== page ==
Recent Posts

Archive

Tags

  • Annie Marks

How To Engage In Peer Revision


Hello again! Thank you for joining me (Annie) for another blog post! We’re only a few weeks away from the end of the semester. With the end approaching so quickly, you’re probably noticing that the deadlines for your final papers are closer than ever. Professors sometimes use class periods during the final weeks to ask students to engage in peer revision on these papers. Likewise, students often reach out to their peers outside of class to request that their peers look over their final papers. For many, the request for peer revision can be agonizing. The reviewer neither wants to be too critical of their peer’s essay by offering too much feedback, nor be of no use to their peer by offering minimal feedback. Likewise, the writer doesn’t want their writing to be torn apart or walk away without any revision suggestions. So, the reviewers and writers often struggle to complete the peer review and walk away feeling satisfied.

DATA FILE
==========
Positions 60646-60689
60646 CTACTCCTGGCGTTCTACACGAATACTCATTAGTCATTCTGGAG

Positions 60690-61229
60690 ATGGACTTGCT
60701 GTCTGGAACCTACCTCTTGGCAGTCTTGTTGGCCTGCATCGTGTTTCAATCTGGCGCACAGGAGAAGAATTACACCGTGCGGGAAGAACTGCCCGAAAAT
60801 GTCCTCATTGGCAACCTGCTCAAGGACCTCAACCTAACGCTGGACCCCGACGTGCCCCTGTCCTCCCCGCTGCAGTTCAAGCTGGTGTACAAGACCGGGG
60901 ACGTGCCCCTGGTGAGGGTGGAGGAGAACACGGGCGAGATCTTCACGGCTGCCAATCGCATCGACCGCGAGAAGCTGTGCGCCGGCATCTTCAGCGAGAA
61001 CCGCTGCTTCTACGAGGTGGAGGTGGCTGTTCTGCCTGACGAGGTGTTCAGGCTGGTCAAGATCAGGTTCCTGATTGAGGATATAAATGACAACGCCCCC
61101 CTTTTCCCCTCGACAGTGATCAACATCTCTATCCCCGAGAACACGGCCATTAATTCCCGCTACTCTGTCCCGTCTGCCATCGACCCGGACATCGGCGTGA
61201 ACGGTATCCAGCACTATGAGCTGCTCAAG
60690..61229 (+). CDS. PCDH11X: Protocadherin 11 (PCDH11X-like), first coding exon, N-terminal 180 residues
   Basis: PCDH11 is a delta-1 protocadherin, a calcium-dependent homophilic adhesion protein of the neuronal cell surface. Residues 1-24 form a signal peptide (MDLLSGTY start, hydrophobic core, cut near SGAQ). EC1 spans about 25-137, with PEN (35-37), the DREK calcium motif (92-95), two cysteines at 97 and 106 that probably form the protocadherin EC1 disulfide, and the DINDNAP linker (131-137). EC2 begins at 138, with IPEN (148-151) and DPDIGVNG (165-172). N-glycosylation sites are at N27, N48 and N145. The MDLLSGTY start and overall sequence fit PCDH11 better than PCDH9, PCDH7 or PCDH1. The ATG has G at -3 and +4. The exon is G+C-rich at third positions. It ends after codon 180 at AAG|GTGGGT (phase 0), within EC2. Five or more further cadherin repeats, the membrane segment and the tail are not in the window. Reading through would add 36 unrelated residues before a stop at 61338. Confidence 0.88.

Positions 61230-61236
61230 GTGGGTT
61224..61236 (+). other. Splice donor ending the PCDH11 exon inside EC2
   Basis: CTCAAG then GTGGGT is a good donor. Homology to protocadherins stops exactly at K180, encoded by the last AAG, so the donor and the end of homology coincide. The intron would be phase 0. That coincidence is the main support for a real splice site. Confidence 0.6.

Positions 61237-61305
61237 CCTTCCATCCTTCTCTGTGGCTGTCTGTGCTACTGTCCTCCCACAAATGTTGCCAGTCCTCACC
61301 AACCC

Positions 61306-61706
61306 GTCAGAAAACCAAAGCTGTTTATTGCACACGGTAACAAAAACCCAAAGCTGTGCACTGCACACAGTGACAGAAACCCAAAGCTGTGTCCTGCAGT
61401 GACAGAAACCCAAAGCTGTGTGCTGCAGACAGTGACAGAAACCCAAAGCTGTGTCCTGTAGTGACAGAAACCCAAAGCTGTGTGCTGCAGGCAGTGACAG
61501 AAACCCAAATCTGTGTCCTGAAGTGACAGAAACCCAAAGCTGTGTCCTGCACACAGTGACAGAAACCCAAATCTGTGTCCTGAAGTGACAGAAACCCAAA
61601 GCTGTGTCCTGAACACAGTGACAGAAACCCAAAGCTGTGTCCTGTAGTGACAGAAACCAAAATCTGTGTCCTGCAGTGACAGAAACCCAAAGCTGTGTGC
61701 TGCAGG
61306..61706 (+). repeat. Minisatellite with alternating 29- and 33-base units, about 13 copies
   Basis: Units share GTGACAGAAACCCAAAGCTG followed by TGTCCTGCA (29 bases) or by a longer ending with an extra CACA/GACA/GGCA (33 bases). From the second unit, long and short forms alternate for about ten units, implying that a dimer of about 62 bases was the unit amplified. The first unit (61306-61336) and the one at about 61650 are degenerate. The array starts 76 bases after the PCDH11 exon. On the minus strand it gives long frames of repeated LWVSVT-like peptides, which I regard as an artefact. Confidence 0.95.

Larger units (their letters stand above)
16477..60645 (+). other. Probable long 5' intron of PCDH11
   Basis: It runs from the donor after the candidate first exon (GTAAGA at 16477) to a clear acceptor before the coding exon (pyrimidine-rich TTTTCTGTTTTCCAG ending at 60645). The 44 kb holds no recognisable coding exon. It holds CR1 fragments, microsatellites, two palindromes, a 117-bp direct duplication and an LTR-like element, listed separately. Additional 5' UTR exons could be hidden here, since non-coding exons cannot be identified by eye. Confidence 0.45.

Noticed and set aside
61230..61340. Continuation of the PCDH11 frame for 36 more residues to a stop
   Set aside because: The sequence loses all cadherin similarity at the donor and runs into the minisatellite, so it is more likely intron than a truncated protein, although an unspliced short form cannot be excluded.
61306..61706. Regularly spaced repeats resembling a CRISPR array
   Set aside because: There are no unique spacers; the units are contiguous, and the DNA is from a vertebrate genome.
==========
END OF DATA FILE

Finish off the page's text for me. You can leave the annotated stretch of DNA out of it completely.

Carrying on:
The Writing Center is full of peer tutors, so we understand the process of peer revision well. We know how challenging this process can be, whether the process occurs in the classroom or between friends, and we have many strategies and tips on how to successfully complete the peer revision process. As a Writing Center tutor myself, I’ve compiled a few of these tips on how to make the most of the revision process both when you’re the reviewer and when you’re the writer!


When you’re the reviewer…


1. Focus on revising, not proofreading